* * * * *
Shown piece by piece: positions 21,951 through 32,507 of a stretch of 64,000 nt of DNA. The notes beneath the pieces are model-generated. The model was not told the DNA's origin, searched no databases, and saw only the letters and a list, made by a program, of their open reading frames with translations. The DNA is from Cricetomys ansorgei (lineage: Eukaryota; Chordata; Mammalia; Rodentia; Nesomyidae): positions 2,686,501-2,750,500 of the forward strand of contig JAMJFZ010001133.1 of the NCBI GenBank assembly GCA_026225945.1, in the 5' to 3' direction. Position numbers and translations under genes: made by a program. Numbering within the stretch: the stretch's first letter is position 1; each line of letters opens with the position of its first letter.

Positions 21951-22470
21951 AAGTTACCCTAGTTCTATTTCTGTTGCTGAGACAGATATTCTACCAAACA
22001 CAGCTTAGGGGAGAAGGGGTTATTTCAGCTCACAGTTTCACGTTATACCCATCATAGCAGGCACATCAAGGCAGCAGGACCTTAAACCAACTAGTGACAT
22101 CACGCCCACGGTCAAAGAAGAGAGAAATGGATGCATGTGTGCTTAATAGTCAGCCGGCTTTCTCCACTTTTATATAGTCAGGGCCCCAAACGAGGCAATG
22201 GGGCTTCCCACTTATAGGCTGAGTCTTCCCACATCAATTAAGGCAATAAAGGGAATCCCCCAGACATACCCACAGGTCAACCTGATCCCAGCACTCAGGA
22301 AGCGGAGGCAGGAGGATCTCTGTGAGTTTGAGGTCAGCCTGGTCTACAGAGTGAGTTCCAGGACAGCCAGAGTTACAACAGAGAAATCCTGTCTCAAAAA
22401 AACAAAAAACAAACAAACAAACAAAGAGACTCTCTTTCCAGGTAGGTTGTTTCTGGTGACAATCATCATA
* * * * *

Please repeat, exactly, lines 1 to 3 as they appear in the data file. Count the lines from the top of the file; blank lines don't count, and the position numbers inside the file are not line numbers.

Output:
Shown piece by piece: positions 21,951 through 32,507 of a stretch of 64,000 nt of DNA. The notes beneath the pieces are model-generated. The model was not told the DNA's origin, searched no databases, and saw only the letters and a list, made by a program, of their open reading frames with translations. The DNA is from Cricetomys ansorgei (lineage: Eukaryota; Chordata; Mammalia; Rodentia; Nesomyidae): positions 2,686,501-2,750,500 of the forward strand of contig JAMJFZ010001133.1 of the NCBI GenBank assembly GCA_026225945.1, in the 5' to 3' direction. Position numbers and translations under genes: made by a program. Numbering within the stretch: the stretch's first letter is position 1; each line of letters opens with the position of its first letter.

Positions 21951-22470
21951 AAGTTACCCTAGTTCTATTTCTGTTGCTGAGACAGATATTCTACCAAACA